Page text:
I also did a big commission for an architectural firm called The Durango Partners. That was a really fun commission, too. They wanted me to paint an architect looking across a bay at a newly completed house, which they wanted to be his masterwork. He’s standing with the blueprints draped over a rock in front of him. We ended up calling the piece Breaking Through, in reference to both the career of the architect and the way the house seemed to be breaking out of the cliff face.
The really fun part of that commission was designing the house. I must have done fifty different elevation views before we found something they liked.
I have done a number of simpler portrait commissions and things like that as well.
CB: Where can people see your works—especially those that are for sale?
BL: If they want to see originals, the only place is the Quent Cordair Fine Art gallery in Napa, California, which has a number of my originals as well as prints of paintings that have already sold. They’ve done an amazing job representing me, to the point where I can’t even keep them supplied let alone think about selling things anywhere else.
CB: Nice problem!
BL: It is. It’s a really good problem. They’re amazing people, too. And they have quite a few originals there, as well as prints. Their website is www.Cordair.com. All the originals, as well as anything they offer prints of, are shown on their website.
I also maintain a website of my own at www.bryanlarsenfineart.com. I try to keep that updated. There are links there to a blog where I occasionally post images of paintings in progress or art-related stories that I find interesting. My wife helps me manage that, and she has a great eye for interesting web stories.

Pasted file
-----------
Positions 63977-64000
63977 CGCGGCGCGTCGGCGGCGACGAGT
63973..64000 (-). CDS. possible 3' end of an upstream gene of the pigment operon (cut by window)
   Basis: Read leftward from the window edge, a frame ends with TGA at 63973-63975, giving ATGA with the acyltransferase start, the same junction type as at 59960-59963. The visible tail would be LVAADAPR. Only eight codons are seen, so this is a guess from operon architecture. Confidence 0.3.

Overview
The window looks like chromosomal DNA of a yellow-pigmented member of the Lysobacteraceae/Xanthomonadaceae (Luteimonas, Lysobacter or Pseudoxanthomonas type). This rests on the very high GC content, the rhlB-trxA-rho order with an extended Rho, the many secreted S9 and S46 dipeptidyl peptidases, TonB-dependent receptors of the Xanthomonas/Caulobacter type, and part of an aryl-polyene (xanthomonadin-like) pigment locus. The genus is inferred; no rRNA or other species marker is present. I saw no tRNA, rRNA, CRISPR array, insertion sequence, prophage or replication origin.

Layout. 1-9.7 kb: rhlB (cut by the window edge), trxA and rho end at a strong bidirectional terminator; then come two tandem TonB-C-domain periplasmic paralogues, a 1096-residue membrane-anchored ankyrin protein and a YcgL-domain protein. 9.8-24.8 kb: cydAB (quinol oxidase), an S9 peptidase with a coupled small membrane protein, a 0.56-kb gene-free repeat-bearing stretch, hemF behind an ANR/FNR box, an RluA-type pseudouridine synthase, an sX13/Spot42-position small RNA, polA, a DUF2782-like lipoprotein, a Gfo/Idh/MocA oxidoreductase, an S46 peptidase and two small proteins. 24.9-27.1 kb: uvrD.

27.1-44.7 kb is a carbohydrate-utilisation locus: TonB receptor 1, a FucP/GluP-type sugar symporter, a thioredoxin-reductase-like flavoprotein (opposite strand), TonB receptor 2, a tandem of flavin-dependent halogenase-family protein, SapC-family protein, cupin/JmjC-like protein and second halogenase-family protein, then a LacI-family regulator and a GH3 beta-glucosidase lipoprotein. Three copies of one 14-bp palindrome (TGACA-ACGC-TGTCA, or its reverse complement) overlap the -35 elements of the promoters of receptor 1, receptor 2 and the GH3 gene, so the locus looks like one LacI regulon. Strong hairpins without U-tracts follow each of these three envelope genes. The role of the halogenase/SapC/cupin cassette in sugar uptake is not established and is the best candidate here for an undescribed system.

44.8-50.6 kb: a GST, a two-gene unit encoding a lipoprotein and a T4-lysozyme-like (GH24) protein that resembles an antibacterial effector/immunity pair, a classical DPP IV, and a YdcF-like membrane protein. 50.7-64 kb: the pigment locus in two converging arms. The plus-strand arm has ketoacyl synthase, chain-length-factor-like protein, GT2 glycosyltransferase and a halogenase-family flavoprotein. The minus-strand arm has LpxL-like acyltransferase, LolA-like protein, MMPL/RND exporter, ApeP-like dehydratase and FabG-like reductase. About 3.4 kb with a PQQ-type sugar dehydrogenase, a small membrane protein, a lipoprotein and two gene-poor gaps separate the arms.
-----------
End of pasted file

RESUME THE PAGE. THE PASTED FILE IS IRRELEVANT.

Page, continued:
Aside from those two online sources and the gallery, you’ll have to stumble on someone who owns a piece.
CB: If someone wants to commission you to do a painting or portrait, how should he contact you?
BL: The best way is to call the Cordair gallery. They’re really great at working out all those details, and then I can concentrate on what I do and not worry about the business side of things.
CB: What are you working on now?
BL: Right now, in fact today, I will probably finish the last few details on a painting of Justice, which I’ve been working on as a sort of companion piece to Liberty (shown above), which I painted a few years ago. I’m pretty excited about it. Images of it should be up at the Cordair website soon.
CB: Well, I look forward to seeing Justice, and I appreciate you taking time to talk to me.
BL: Again, my pleasure.